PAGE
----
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    Economic Collapse and Preparedness
    It seems to me that, nowadays, the entire financial mindset in America is changing.  In the good old days, everyone wanted to know how to get rich.  Now everyone wants to know how to keep their heads above water and survive the zombie apocalypse and the economic collapse that is sure to follow.  You can’t turn your computer on without seeing this video or that regarding the coming hard times. Economic pessimism is everywhere and there are all sorts of surveys, by reputable folk, that indicate the American people are rapidly losing faith in the U.S. economy.

    48 percent of Americans believe that will likely be another great Depression, and that it might begin soon.  According to Gallup, the percentage of Americans that lack confidence in U.S. banks is now at an all-time high of 36%, compared to  just 14% of Americans less than 5 years ago.  The end result of this for most people outside of the preparedness community is fear.  Preppers might comprise a small segment of the population, but that’s changing.  Even people who are paid to be cheerleaders for the American Dream are jumping on the bandwagon, like Tony Robbins, confidence guru, and Robert Kiyosaki, author of Rich Dad, Poor Dad.  When these guys say to dump the stocks and buy food, guns and silver, you have to wonder just what’s going on?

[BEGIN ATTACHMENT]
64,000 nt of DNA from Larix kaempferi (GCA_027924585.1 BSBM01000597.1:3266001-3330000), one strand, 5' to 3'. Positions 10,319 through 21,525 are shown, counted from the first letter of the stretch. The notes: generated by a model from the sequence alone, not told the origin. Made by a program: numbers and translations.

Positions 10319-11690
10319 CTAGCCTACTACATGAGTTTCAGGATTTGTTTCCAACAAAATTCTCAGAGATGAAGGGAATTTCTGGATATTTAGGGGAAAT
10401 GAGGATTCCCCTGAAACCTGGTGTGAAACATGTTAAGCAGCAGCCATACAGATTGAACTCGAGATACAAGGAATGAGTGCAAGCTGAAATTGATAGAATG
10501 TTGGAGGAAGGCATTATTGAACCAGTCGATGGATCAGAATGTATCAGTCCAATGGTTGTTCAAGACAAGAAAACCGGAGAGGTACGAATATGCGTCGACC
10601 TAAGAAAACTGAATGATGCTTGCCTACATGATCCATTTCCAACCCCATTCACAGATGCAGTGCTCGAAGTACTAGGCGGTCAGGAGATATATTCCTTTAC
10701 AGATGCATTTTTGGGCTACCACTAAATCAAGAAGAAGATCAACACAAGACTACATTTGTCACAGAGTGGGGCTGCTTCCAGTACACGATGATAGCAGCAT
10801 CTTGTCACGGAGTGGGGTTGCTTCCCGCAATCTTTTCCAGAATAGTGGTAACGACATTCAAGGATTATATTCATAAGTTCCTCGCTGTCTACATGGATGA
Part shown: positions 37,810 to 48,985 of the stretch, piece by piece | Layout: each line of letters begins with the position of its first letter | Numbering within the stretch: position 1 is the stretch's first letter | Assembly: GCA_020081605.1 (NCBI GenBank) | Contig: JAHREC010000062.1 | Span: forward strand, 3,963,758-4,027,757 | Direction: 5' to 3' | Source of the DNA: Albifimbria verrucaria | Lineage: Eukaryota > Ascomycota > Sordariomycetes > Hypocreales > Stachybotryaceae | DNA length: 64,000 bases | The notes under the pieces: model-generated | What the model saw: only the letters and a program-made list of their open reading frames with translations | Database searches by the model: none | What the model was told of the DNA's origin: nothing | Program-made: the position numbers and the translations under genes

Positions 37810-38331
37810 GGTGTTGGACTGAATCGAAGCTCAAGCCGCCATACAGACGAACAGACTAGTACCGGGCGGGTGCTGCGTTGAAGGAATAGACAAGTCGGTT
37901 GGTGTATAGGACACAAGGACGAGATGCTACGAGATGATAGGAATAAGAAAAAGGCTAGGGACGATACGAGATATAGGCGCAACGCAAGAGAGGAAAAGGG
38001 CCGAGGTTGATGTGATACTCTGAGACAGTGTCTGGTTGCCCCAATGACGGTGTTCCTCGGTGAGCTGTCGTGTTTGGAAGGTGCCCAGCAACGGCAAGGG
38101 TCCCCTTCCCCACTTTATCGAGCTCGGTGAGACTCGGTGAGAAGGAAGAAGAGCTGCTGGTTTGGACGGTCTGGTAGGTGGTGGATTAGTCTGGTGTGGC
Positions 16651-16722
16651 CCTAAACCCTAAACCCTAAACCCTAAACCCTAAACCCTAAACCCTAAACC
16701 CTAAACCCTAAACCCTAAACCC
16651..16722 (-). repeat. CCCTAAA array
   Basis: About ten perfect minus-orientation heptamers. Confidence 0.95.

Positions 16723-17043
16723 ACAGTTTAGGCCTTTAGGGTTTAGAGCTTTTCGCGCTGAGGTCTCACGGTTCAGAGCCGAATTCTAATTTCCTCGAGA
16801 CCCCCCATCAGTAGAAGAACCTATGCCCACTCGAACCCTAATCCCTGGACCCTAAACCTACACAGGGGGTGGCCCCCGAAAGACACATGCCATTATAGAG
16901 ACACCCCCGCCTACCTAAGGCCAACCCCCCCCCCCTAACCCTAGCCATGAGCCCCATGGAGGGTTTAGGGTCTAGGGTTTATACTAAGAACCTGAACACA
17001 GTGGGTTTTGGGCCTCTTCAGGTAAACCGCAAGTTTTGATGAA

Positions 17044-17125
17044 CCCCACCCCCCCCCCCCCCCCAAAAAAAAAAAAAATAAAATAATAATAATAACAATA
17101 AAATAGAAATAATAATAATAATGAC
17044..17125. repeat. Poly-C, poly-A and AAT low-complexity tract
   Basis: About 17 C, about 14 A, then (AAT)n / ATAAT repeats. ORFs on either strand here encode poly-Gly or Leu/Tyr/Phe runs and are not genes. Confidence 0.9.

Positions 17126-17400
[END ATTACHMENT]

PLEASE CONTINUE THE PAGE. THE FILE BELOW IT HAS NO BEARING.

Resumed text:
Is a Collapse Coming?

    In order for society to function correctly, there has to be a measure of trust in the populace for the major institutions that hold society together.  That trust, and the trust that people even have of each other, seems to be eroding more and more each year.  More and more people around the world are suspicious of their own governments, and the ability of those governments to provide for the common good, whether they’re capitalists or socialists.

    Once confidence in our major institutions is gone, it’s nearly impossible to get it back.The American people are becoming increasingly dissatisfied with an economic system where the vast majority of the rewards flow to large corporations and the ultra-rich.  In 1975, the top 0.1% of the U.S. population accounted for 2.6% of the nation’s earnings.  30 years later, they were taking home 10.4%.  The Washington Post says that, after adjusting for inflation, the average income of the top 0.1% of all Americans jumped by 385 percent between 1970 and 2008 while the average income for the bottom 90 percent DROPPED by one percent.  A widening gap between the poor and the wealthy is not a formula for national stability.